Photo by Itay Mor on Unsplash

Community Is The Most Powerful Unit Of Change

We are less pessimistic about our own lives than we are about larger units. We’re not very pessimistic about our village, we are not pessimistic about our town – but we are very pessimistic about our country, and even more pessimistic about the future of our planet. The bigger the unit you look at the more pessimistic people are about it.

– Matt Ridley

Sometimes, the best way to get traction behind an idea or initiative is to make it as local as possible.

Your own community is the best unit of change. For instance, solving homelessness across the UK is a wicked problem that seems unsolvable. However, making sure no-one on your street is at risk of homelessness seems eminently achievable.

Some of this is just that our brains can’t easily comprehend how to solve massive problems. Counter-intuitively, the bigger the problem the less inclined we may be to help out.

That’s why charity appeals often feature a single distressed child (or animal) rather than featuring thousands. In one study to explore this the psychologist Paul Slovic told volunteers about a young girl suffering from starvation. He then measured how much the volunteers were willing to donate to help her. He presented another group of volunteers with the same story of the starving little girl — but this time, also told them about the millions of others suffering from starvation.

On a rational level, the volunteers in this second group should be just as likely to help the little girl, or even more likely because the statistics clearly established the seriousness of the problem. “What we found was just the opposite,” Slovic says. “People who were shown the statistics along with the information about the little girl gave about half as much money as those who just saw the little girl.”

In my last post I outlined three reasons we fail to solve problems, but there’s an important fourth one: sometimes we simply try and approach them in ways that are too hard to comprehend. We go way too big when we might be better off starting really small.

As Matt Ridley explains in this conversation with Jordan Peterson, optimism plays a hugely important role in innovation. And we are most optimistic about our own community – making it fertile ground for solving local problems.

One of the reasons that frugal – or jugaad – innovation thrives in parts of Asia is because it concentrates on local solutions, solved using simple means, with a spirit of eternal optimism.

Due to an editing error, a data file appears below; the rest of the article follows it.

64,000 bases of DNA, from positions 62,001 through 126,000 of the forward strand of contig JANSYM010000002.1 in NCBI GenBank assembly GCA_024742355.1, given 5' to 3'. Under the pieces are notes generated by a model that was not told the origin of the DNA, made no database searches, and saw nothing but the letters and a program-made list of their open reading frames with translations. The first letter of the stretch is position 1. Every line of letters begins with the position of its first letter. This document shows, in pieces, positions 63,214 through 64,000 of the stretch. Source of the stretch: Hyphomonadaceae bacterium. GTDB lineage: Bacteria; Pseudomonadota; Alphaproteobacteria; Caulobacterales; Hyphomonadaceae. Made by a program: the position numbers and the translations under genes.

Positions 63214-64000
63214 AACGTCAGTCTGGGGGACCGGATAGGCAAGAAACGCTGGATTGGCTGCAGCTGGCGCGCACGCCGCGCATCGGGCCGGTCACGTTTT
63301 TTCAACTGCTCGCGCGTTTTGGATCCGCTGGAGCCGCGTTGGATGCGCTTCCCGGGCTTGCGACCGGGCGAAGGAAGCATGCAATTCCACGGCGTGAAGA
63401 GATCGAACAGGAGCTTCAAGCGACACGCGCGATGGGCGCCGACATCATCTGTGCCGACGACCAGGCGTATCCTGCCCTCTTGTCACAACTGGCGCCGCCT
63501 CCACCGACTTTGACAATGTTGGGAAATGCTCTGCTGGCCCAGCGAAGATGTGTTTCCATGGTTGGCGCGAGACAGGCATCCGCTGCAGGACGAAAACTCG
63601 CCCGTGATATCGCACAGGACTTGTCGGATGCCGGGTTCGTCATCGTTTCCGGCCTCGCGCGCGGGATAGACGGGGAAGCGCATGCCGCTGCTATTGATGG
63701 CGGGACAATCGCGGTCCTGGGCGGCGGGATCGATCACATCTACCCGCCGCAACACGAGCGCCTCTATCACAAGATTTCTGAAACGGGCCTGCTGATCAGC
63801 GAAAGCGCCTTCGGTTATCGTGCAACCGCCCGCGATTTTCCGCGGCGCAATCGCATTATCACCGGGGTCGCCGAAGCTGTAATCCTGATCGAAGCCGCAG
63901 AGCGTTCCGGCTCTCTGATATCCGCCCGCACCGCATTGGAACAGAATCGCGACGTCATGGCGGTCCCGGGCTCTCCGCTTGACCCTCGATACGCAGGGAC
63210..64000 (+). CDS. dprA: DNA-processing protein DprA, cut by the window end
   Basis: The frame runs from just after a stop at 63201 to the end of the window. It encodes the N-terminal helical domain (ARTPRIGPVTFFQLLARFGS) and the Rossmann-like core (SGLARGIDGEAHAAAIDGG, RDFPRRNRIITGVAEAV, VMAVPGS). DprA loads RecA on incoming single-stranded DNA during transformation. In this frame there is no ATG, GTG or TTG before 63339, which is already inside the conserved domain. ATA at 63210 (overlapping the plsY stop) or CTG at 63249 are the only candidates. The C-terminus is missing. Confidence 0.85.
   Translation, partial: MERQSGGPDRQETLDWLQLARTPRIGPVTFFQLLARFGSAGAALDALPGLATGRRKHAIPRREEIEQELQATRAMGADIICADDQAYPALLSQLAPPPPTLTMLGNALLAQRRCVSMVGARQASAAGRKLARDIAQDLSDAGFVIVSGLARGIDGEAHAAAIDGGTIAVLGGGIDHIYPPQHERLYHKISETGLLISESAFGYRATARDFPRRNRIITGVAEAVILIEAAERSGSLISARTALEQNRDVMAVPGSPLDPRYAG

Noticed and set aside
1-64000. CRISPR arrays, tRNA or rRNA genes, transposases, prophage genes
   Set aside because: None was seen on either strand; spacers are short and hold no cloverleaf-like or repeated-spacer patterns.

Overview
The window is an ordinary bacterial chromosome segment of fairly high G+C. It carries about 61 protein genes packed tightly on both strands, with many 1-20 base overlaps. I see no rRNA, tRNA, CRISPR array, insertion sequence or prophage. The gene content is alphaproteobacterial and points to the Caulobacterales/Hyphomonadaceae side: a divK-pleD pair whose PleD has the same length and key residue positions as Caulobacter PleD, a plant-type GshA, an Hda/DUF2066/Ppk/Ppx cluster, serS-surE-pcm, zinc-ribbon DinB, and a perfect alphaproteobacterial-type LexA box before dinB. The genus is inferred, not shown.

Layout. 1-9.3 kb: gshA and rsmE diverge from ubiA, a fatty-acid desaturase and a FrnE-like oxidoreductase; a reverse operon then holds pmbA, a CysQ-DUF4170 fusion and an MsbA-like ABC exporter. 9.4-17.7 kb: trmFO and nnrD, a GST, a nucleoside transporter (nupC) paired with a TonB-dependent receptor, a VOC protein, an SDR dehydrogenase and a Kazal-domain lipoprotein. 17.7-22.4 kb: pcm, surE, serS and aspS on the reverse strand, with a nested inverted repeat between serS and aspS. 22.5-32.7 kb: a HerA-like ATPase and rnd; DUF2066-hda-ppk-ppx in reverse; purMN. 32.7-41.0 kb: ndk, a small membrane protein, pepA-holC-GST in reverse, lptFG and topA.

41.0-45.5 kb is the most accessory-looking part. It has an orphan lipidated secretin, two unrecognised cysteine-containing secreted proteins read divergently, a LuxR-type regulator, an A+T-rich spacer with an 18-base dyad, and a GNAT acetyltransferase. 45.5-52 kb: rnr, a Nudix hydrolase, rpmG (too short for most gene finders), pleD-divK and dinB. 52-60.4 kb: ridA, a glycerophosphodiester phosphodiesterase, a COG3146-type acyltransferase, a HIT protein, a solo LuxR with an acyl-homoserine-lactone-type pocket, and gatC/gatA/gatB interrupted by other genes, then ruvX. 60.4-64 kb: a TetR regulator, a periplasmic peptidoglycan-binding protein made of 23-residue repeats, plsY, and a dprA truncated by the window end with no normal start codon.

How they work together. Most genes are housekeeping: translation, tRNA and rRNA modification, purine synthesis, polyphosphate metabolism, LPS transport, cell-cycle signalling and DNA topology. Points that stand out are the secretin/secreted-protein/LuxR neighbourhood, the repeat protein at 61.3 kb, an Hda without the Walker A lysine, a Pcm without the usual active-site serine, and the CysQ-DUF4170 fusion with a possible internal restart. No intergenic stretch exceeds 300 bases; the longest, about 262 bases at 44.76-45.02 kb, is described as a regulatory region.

Jugaad is a Hindi word that roughly means ‘solution born from cleverness.’ It’s usually applied to a low cost fix or work-around. In a culture where people often have to make do with what they have it’s an improvised or makeshift solution using scarce resources.

Anyone who has been to India or other parts of Asia will have seen examples of jugaad on a daily basis.

In case you’re new to the word I’ll give you four pictures, two of which I took myself in Cambodia.

Building a house with discarded cola bottles:

Making tea using an iron:

Tea-making-iron-jugaad

Attaching an extra seat onto mopeds (or attaching literally ANYTHING onto mopeds):

IMG_7492

Bike + Tuk Tuk + Wifi:

Screen Shot 2016-01-21 at 06.40.48

Partly this is a result of austerity. In an era of abundance there isn’t much desire for the simple fix. Scarcity drives creativity in ways abundance cannot.

Frugal innovations are extremely context sensitive and it’s understood that local people are the ones best placed to understand their needs and address them – almost the opposite of how large scale change is managed in organisations.

Most organisational approaches to change or transformation are carefully structured. Agile or lean are process frameworks, whereas jugaad is void of process altogether. 

My personal belief is the best way western organisations can adopt jugaad thinking is by directly channelling it into communities themselves. Any frugal revolution needs to be driven by people – not from your boardroom.

As an ex-colleague of mine William Lilley said a few years ago: Everyone has a story to tell, everyone has strengths beneath the conceptions that you have of them. But if you’re curious enough, you may just find that the answers you’ve always been looking for are there, often right beside you.

There is a massive untapped reservoir of skill and talent that we choose to ignore because we think we could do it better as professionals.

It could be that a lot of our problems are sitting there waiting to be solved by our colleagues and communities.

We just need to give them permission, and get out of the way.